It can easily be said that we are the original ANTIFA because the first colonial domination in Africa, in the 1480s by Portugal, was met with resistance by the Ashantis, Akan, and many other Ethnic groupings of African people. This represented the first definition of anti-fascist work because as was previously stated with the World War II example, anti-colonialism is the highest expression of anti-fascism. That’s why by the same token, the crashing of Cristobal Colon (Christopher Columbus) and his ships into the Dominican Republic and the subsequent resistance of the Arawak people against that invasion should be seen as the beginning of anti-fascist work in the Western Hemisphere.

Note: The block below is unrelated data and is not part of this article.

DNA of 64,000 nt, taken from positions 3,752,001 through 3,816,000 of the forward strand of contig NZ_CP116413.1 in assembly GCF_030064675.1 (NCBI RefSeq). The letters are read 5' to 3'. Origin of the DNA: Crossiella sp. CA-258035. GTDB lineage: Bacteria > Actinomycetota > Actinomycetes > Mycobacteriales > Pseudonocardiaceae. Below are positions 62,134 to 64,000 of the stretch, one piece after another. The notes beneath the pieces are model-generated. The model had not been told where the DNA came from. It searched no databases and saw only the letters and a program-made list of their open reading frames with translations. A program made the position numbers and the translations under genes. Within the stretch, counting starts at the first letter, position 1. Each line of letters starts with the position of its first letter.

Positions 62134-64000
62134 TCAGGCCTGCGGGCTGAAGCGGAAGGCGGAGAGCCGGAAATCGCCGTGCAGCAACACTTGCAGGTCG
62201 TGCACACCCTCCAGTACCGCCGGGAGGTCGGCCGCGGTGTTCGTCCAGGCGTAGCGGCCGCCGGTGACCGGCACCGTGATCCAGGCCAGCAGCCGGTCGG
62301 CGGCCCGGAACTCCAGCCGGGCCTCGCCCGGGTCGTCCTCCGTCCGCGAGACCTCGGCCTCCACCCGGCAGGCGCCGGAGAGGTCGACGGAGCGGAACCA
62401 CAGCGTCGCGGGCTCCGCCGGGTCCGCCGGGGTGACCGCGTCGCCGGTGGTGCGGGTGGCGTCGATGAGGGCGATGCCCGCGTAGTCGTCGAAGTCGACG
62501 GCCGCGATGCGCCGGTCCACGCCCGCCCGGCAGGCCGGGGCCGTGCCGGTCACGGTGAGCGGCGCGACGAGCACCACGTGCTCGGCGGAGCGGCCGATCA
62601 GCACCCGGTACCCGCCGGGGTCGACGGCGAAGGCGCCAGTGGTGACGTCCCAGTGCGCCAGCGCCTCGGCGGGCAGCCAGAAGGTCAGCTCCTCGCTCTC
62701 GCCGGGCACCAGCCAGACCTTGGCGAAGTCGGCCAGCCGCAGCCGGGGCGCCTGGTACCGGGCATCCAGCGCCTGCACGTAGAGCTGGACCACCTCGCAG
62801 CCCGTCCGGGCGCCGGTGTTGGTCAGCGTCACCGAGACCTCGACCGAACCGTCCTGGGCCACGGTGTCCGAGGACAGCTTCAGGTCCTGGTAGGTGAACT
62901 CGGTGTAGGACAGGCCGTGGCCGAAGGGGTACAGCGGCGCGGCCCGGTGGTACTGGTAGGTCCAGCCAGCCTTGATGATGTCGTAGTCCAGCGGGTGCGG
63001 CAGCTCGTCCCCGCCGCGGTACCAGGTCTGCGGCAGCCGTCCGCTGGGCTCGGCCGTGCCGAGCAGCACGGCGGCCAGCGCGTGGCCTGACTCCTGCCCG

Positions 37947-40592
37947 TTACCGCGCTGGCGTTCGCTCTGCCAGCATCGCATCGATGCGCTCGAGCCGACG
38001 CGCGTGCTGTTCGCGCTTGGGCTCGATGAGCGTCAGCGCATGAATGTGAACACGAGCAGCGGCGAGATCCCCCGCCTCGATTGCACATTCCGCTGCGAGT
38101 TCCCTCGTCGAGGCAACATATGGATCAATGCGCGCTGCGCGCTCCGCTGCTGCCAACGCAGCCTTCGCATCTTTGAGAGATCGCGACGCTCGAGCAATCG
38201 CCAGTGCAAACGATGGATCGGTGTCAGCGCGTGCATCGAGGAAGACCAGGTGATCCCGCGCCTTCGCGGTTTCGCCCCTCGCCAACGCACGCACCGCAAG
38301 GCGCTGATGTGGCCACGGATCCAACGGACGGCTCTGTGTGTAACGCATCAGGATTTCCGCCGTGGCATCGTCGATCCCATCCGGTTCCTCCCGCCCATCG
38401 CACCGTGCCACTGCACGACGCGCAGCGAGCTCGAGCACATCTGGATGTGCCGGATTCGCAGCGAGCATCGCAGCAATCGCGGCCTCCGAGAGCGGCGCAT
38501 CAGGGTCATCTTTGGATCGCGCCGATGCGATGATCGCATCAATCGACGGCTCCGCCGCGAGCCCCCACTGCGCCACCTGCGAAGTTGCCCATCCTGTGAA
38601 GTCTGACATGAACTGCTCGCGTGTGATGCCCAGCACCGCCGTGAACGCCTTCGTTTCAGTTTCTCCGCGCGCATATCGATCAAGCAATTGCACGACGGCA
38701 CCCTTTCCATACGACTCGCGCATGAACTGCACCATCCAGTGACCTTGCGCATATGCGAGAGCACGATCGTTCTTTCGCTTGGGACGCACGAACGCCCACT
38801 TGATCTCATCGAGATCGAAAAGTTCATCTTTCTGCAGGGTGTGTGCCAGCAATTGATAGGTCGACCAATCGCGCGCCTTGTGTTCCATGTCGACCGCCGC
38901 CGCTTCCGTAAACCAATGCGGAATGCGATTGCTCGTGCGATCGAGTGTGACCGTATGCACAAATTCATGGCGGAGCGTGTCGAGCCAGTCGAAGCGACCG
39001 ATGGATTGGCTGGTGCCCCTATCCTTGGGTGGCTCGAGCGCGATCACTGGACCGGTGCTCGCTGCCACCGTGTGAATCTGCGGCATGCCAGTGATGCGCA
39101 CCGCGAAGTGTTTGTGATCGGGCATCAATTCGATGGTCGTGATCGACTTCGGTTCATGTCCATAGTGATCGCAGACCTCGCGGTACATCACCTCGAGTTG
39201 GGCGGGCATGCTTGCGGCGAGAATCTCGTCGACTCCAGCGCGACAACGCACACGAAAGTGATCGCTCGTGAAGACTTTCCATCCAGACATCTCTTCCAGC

Following the 1400s, the examples are endless. C.L.R. James cites in his classic book “Pan-African Slave Revolts” that approximately 500 organized/mobilized resistance efforts against European colonizers took place from the African continent through the middle passage (the terrible journey from Africa to the Americas). These anti-fascist actions happened from the 1400s through the end of chattel slavery in the late 1800s everywhere. The high mark was of course the glorious Haitian revolution in 1804, probably the most successful slave revolt and anti-fascist action in human history. The history here is overwhelming. In concert with those African revolts were the Maroon revolts in the Caribbean and South America that were often unified actions between Africans and Indigenous people. The Quilombos in Brazil are without question a manifestation of that phenomenon. And, Indigenous people waged relentless anti-fascist struggle as well, all through the Americas, non-stop.